Well between us we lowered poor piggy down the hatchway all right and without any noise. You see poor piggy had not even a squeal left in him, so all being well I turned in and left the Second Mate on his watch. He went off at four in the morning. I need not say that the first girl to awake and see the piggy raised a great hullabaloo and the others soon followed suit. The turmoil brought the Captain and the Doctor on deck in their night attire. Of course the Second Mate was in his bunk in the land of dreams and I was busy getting breakfast. I was sent for and asked did I know anything about it but of course I knew nothing. Anyway the Captain sent two of the crew down to catch the poor piggy and I need not say they caused some fun amongst the girls in doing do. When they brought piggy up on deck, the fun was all over. The butcher was told to kill the poor piggy and throw him overboard and so the shark astern had a good meal. The fun of the thing done good and was the talk of the ship for days. The captain offered a reward to find out who did it but it never leaked out as there were only two in the know. The end of Poor Piggy.

The Suicide

Amongst the married folks were a couple with two children, girls; both the mother and the girls were in the hospital with the fever. The father, a Lincolnshire shepherd by occupation, he brooded over the others being in the hospital and unfortunately went slightly wrong in the head. Two of his shipmates were told to keep an eye on him.

It was Sunday morning, and I had just done serving out the breakfast when the poor fellow came and sat down at my galley door. I asked him had he had any breakfast and he said no. I made him a bowl of bread and milk and he seemed to enjoy it. He gave me back the bowl and I turned away and before any one could stop him he got up on the rail of the ship and jumped overboard.

The cry rang out, Man overboard; the mate threw him a life belt but he made no attempt to clutch it, although it fell by the side of him. No. 7 life boat was cleared away in quick time but just as they were going to lower away the Captain came on deck and stopped them. Through his glasses he had seen the poor fellow astern, throw up his arms and disappear. He said it would be folly to risk the lives of six men for one who was already gone and as we were running before half a gale of wind, by the time that the ship was brought to, the boat would be far astern and might not be able to make the ship again. So very reluctantly the men came back aboard and the boat was again made fast in the chocks.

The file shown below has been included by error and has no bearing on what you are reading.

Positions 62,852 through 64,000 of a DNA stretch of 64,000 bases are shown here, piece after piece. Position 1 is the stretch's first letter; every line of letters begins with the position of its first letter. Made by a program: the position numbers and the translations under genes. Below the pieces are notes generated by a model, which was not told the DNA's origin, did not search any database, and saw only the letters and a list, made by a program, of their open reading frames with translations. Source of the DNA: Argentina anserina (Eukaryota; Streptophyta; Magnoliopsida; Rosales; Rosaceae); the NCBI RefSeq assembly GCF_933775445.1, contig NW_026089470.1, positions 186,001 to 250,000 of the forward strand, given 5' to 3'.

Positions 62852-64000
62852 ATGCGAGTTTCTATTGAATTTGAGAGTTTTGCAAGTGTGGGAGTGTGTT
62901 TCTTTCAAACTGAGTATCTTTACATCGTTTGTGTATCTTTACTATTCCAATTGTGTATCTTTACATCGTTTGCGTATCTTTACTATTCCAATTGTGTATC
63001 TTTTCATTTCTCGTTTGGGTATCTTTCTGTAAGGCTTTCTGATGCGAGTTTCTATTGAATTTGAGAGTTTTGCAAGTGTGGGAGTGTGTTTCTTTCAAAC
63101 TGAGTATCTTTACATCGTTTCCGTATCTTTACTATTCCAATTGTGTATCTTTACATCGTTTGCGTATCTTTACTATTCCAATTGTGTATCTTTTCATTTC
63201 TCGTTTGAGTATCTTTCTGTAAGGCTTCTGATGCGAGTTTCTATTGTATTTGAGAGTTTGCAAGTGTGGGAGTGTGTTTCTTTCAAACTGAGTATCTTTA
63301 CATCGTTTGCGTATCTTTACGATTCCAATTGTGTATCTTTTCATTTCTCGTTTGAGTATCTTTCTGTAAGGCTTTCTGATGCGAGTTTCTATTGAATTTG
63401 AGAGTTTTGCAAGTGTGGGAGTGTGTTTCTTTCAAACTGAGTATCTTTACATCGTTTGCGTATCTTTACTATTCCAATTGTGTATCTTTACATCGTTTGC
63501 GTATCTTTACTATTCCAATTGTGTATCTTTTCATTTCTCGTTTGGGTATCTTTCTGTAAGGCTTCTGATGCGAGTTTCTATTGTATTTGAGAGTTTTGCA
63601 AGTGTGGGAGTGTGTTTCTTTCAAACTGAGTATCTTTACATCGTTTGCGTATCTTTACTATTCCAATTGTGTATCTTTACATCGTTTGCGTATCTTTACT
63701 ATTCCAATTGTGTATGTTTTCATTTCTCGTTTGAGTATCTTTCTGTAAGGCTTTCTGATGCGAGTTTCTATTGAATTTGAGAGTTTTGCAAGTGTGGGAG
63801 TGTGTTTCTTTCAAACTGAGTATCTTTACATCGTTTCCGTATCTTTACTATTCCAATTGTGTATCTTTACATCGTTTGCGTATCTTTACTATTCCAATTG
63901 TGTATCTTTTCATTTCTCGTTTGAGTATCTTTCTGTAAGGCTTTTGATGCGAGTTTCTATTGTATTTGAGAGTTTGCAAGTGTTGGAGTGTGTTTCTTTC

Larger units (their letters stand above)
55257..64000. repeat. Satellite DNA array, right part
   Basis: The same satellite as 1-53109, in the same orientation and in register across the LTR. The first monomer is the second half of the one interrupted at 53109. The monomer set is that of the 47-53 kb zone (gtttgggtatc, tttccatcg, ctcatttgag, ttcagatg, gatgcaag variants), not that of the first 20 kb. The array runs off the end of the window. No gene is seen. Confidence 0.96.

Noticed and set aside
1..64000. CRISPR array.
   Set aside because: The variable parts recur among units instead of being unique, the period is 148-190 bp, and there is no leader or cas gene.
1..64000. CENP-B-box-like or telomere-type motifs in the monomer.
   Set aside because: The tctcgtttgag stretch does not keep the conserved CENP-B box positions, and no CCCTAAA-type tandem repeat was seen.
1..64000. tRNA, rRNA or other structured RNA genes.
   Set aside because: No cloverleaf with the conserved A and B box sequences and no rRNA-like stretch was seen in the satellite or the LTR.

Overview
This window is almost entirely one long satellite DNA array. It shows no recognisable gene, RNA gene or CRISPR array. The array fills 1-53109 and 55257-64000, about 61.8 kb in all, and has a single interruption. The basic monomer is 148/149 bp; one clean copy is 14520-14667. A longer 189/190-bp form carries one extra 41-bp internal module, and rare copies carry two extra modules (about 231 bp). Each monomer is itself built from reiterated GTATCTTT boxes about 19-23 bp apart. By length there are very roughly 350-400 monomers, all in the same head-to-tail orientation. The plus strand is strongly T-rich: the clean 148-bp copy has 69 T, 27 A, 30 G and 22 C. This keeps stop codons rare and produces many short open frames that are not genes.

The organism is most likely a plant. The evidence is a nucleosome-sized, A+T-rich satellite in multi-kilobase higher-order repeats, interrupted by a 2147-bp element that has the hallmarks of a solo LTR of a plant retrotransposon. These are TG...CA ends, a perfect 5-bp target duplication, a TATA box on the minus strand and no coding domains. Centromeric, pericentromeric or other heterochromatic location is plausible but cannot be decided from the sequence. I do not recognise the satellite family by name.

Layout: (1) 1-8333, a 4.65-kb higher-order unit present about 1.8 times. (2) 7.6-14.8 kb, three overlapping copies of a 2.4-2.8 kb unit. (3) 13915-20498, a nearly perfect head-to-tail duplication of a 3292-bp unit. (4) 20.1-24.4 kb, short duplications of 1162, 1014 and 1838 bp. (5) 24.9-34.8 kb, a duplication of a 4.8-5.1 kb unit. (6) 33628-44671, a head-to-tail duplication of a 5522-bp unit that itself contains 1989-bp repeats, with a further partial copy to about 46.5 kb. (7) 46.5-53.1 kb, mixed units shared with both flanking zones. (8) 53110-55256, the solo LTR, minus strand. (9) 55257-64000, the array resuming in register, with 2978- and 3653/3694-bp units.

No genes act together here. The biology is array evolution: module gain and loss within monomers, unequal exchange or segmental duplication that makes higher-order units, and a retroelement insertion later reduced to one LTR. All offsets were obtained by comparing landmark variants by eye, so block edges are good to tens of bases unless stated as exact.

On account of so much sickness on the ship there had been one or two sharks following us for days. The Captain says that when the poor fellow threw up his arms it was then that the shark got him. A further gloom was cast over the ship.

When things again became normal the future of the widow and the children were considered. A subscription was taken up right through the ship; the exact amount raised was near fifty pounds. It was decided to start the widow as a Laundress on arriving at Wellington and to give her the ship’s washing as a nucleus towards that same.

And now a strange coincidence, some few years later I was called to Wellington to work for the Government. In the dining room of the boarding house where I put up, I noticed a life size portrait on the wall of a man. On looking closely it was the man I last saw on that Sunday morning sitting at my galley door far out upon the ocean. His widow was married again and was running the boarding house and doing well. It was nice to meet with an old shipmate under those circumstances and thus ends this sad incident of a tragedy on the voyage in mid-ocean.

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How to cite this page:

John Wilson, 'The voyage out - Personal accounts: 1840–1899', Te Ara - the Encyclopedia of New Zealand, (accessed 13 April 2024)

Story by John Wilson, published 8 Feb 2005